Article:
tudents at Fort Lewis College may not realize the list of classes and tests that must be completed upon being charged with a DWI or a DWAI. Most students know that a DWI (Driving While Intoxicated) and a DWAI (Driving While Ability Impaired) are two similar charges that involve drinking while driving, but what happens after you have been caught and charged with either of these is a different story. The only court date, which is assigned when the officer issues a ticket and provides information about meeting with the district attorney, is where one can accept the charge or defer it, said Bailey Strickland, junior at FLC in a phone interview, who received a DWI. She accepted her sentence which was based on several factors that include the blood alcohol level detected after being administered a breathalyzer test, if you have a previous record and if it is your first offense, Strickland said. After blowing a 0.17 blood alcohol concentration level test, Strickland was charged with a DWI accompanied with 98 days in jail, two years of probation with $1,200 in fees, an ankle GPS monitor for 10 days, a fine of $1,300, a level two 12 month alcohol class and 48 hours of community service, she said. Because Strickland accepted and was complying with all her charges, 72 days in jail were waved and she spent only two days in jail, she said. Following her charges, Strickland now meets with her probation officer once a month for a checkup to see how much progress has been made with her charges. Each time a client meets with their probation officer, they are charged $50 a month whether or not they are seen only once a month or more, said Brian Miller, probation officer at Rocky Mountain Offender Management System in Durango, in a phone interview. Meeting with a probation officer is mandated by the Colorado courts and requires the client to meet however many times the court assigned them based off their sentence, Miller said. Since the probation officer decides how many times a client meets with them a month, Miller has the power to decide if the client will be put on a two month meeting schedule which costs $100 every two months instead of once a month based off how well they are conducting themselves. If clients do not come in to meet with their probation officer, that officer has the ability to punish the client by means of wearing an ankle monitor, issuing an arrest warrant, being taken to jail, taken to court or revoking their probation, he said. For the ankle monitor, Strickland had to spend a certain amount of hours in and out of her house and work for 10 days. According to Miller, there are two types of ankle monitor plans a client can be put on if they do not comply with their charges. The first plan gives releases for work, court dates, probation appointments and medical appointments, he said.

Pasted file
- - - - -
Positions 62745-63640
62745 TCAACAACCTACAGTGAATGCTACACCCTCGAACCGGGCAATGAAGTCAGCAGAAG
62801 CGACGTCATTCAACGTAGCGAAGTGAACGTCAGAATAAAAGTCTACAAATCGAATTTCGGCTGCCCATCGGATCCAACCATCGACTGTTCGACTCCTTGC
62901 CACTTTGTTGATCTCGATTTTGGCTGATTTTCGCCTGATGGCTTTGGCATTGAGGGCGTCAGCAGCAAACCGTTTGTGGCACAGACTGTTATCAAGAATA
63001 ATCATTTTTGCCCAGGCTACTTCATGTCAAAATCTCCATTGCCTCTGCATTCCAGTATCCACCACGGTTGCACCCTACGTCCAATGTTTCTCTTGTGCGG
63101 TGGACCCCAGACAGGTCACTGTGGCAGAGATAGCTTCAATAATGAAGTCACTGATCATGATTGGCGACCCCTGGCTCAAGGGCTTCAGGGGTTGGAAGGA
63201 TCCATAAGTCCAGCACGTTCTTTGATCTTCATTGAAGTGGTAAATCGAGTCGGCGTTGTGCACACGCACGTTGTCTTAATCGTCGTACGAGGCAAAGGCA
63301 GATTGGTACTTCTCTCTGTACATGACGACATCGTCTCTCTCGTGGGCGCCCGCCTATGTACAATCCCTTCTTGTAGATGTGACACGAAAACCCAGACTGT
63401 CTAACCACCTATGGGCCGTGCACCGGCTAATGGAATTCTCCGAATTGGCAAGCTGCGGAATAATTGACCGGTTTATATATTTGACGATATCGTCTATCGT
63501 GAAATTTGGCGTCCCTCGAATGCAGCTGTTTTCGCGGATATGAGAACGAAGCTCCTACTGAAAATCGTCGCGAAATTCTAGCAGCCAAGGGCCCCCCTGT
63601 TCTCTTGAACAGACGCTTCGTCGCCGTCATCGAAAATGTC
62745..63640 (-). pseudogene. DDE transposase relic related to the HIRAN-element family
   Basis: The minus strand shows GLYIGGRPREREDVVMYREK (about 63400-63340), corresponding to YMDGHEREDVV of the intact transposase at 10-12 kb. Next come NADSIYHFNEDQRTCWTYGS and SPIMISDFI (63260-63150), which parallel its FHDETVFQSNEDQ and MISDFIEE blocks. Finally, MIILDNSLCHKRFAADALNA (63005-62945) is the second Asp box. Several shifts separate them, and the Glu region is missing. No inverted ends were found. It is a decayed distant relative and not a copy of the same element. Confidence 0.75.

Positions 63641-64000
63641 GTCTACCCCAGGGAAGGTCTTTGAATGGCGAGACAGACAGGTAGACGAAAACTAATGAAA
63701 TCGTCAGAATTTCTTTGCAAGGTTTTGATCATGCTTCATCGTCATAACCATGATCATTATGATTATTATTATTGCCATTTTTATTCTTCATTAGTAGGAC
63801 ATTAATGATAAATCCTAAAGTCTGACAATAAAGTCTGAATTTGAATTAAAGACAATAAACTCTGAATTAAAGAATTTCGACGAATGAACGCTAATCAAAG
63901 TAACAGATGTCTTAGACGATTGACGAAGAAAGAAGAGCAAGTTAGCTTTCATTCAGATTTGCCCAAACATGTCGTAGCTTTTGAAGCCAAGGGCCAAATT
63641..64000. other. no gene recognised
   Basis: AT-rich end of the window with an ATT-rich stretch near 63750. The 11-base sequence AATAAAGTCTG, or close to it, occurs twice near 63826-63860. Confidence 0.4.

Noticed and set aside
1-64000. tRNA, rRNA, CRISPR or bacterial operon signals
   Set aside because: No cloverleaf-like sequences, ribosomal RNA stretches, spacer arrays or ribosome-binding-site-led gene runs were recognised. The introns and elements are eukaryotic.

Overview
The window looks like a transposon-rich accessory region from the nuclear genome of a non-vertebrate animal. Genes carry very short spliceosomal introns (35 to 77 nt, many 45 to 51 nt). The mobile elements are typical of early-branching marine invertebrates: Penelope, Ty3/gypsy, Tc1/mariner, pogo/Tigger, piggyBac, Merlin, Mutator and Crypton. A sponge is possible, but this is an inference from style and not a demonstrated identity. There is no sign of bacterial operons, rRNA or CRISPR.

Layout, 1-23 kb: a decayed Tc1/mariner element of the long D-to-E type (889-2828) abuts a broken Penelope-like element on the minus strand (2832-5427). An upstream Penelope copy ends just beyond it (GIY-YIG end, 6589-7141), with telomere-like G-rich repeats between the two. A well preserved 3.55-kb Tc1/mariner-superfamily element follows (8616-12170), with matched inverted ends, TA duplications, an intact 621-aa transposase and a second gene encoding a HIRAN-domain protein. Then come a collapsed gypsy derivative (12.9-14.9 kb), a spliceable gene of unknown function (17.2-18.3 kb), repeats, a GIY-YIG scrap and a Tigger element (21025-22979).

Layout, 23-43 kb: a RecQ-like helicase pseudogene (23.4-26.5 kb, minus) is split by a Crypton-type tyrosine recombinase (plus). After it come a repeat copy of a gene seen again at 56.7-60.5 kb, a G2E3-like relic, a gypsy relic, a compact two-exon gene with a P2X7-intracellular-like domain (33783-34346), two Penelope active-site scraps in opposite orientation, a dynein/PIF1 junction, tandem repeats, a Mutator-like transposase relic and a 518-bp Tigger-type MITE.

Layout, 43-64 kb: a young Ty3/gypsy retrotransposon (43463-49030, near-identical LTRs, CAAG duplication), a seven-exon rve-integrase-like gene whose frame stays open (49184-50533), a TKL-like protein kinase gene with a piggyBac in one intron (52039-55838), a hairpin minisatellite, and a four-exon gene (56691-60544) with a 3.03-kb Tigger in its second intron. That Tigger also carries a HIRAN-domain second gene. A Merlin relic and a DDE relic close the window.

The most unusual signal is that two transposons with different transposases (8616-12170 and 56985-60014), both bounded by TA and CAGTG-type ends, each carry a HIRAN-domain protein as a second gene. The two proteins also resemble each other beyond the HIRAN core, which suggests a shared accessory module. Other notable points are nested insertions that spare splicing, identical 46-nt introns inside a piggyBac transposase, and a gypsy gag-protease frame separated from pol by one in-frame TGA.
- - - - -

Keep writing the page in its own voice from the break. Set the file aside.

The second plan is a home lockdown which is exactly that, he said. The client is not allowed to leave their home and is monitored by the GPS tracker until the patrol officer takes the monitor off themselves. Probation officers are also in charge of monitoring how many hours of community service the client has to complete. Once completed, the client must bring the logged hour sheet to their officer and to the court to be signed off on, Miller said. Testing is a separate entity that the probation officers do not conduct but can provide in given circumstances if they suspect the client has been drinking, he said. Stricklandâ€™s sentence requires her to test three to four times a month in which she calls a specific number in the morning that notifies her if she tests that day or not. It is a completely random schedule and how many times you test a month is counted and marked down, she said. The testing agencies that clients must go to are Hilltop House Community Corrections facility or Detox of La Plata County where they take a urine or breathalyzer test, Miller said. These tests also test for other drug content in a persons system, such as marijuana, Strickland said. If alcohol or other drugs is found in the test, the client will be punished by ankle monitor or jail and depending on the test, they will be kept in the testing agency until their alcohol level recedes to 0.02, Miller said. The client, based on the charge, must also complete a certain amount of hours in alcohol classes and therapy. Clients must start with Education sessions, complete them, and then move on to Level Two Education therapy sessions, said Stephanie Mueller, owner and Certified Addiction Counselor at Preferred Counseling Services in Durango, in a phone interview. A total of 12 to 24 hours of education classes must be completed by the client depending on the sentence and cannot complete more than two hours a week, Mueller said. Students are in the class for a minimum of 12 weeks, she said. Clients must wait until they are finished with education classes before starting therapy sessions, she said. Mueller said that once sessions start, the client may be involved in one on one or group sessions based on their rapport and trust with their counselors. Each education class meeting costs $15 and each therapy session costs $30, with higher rates for individual meetings instead of group meetings, she said. According to Mueller, the success rate for first time offenders who donâ€™t offend a second time is 40 percent and 15 percent of addicted clients stay clean for one year after attending classes and sessions. If Strickland completes all the classes and charges against her and remains in good standing with her officer, she can be let off of probation early but the charge will stay on her record.